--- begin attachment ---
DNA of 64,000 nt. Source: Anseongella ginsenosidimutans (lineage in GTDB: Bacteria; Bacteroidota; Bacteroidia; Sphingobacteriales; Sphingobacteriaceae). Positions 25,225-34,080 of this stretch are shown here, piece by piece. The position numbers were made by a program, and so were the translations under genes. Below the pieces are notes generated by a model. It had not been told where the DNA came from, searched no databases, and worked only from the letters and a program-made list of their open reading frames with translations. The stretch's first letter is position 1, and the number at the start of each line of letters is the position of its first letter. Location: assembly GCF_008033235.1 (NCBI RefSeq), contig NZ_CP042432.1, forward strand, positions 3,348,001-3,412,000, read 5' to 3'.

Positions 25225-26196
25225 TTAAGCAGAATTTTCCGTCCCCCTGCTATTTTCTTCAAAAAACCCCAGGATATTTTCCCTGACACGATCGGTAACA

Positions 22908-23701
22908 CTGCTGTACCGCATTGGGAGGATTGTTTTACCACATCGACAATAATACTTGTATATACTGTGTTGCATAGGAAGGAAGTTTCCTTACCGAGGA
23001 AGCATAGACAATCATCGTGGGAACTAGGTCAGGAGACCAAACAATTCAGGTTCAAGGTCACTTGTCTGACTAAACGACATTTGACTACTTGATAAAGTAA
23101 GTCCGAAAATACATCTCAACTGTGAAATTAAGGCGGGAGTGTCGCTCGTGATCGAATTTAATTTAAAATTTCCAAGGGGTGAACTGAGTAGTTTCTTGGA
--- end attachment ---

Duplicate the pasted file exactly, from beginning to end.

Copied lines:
DNA of 64,000 nt. Source: Anseongella ginsenosidimutans (lineage in GTDB: Bacteria; Bacteroidota; Bacteroidia; Sphingobacteriales; Sphingobacteriaceae). Positions 25,225-34,080 of this stretch are shown here, piece by piece. The position numbers were made by a program, and so were the translations under genes. Below the pieces are notes generated by a model. It had not been told where the DNA came from, searched no databases, and worked only from the letters and a program-made list of their open reading frames with translations. The stretch's first letter is position 1, and the number at the start of each line of letters is the position of its first letter. Location: assembly GCF_008033235.1 (NCBI RefSeq), contig NZ_CP042432.1, forward strand, positions 3,348,001-3,412,000, read 5' to 3'.

Positions 25225-26196
25225 TTAAGCAGAATTTTCCGTCCCCCTGCTATTTTCTTCAAAAAACCCCAGGATATTTTCCCTGACACGATCGGTAACA

Positions 22908-23701
22908 CTGCTGTACCGCATTGGGAGGATTGTTTTACCACATCGACAATAATACTTGTATATACTGTGTTGCATAGGAAGGAAGTTTCCTTACCGAGGA
23001 AGCATAGACAATCATCGTGGGAACTAGGTCAGGAGACCAAACAATTCAGGTTCAAGGTCACTTGTCTGACTAAACGACATTTGACTACTTGATAAAGTAA
23101 GTCCGAAAATACATCTCAACTGTGAAATTAAGGCGGGAGTGTCGCTCGTGATCGAATTTAATTTAAAATTTCCAAGGGGTGAACTGAGTAGTTTCTTGGA